A transporter erector launcher (TEL) is a missile vehicle with an integrated prime mover (tractor unit) that can carry, elevate to firing position and launch one or more missiles. Such vehicles exist for both surface-to-air missiles and surface-to-surface missiles. Early on, such missiles were launched from fixed sites and had to be loaded onto trucks for transport, making them more vulnerable to attack since once they were spotted by the enemy they could not easily be relocated, and if they were it often took hours or even days to prepare them for launch once they reached their new site.
The term can also refer to support structures used to transport a rocket launch vehicle horizontally from an assembly facility to a nearby fixed launch pad where it is raised vertical for launch. This system is used, for example, by SpaceX for its launch vehicles.
A transporter erector launcher and radar (TELAR) is the same as a TEL but also incorporates part or all of the radar system necessary for firing the surface-to-air missile(s). Such vehicles have the capability of being autonomous, greatly enhancing their effectiveness. With this type of system each vehicle can fight regardless of the state or presence of support vehicles. The TEL or TELAR may have a rotating turntable that it can use to aim the missiles. The vehicle may have to turn to aim the missiles or they may fire straight up.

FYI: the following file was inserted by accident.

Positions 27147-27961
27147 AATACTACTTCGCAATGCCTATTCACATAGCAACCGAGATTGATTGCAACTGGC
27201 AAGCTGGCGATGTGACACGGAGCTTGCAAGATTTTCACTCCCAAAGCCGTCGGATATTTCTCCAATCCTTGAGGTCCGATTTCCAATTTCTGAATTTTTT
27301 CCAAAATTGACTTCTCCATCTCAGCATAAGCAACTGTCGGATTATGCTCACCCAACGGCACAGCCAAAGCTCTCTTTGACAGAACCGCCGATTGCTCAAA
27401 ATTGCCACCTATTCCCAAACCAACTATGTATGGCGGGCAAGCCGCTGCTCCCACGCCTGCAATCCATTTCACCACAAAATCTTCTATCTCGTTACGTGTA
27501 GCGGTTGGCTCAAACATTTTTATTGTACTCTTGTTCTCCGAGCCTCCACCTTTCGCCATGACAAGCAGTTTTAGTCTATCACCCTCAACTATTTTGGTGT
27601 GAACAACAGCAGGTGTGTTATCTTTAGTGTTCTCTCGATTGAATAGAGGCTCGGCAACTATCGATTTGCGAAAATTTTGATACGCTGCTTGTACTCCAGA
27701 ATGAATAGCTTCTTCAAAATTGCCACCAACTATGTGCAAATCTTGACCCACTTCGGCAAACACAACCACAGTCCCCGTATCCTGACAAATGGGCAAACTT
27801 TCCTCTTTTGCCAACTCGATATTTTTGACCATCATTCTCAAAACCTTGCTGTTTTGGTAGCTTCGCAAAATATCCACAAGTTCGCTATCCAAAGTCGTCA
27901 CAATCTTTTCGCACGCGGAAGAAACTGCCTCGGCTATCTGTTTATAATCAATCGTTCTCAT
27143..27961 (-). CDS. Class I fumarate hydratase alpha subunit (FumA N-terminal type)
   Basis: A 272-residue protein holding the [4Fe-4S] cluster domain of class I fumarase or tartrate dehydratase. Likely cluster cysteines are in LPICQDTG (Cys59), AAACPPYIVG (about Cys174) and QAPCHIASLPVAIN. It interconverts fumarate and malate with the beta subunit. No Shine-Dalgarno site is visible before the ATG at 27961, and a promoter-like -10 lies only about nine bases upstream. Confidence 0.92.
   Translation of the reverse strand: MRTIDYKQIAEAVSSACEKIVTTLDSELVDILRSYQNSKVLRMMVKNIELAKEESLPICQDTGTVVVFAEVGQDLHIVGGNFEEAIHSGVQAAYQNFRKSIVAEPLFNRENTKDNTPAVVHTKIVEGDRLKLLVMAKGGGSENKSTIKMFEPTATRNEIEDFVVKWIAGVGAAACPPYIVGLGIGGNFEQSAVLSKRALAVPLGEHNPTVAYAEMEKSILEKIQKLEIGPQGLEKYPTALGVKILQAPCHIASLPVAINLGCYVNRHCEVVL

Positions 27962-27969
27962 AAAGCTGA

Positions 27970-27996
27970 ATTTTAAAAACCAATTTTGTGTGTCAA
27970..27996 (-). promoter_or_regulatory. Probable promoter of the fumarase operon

Conversely, a transporter launcher and radar (TLAR) is the same as a TELAR without the erector capability, because the missile in question is transported in the launch-ready position. An example is the 9K330 Tor, which mounts a Vertical Launching System-style block of SAMs.
Usually a number of TELs and TELARs are linked to one command post vehicle (CP or CPV). They may use target information from Target acquisition, designation and guidance radar (TADAGR) or, simply, TAR.
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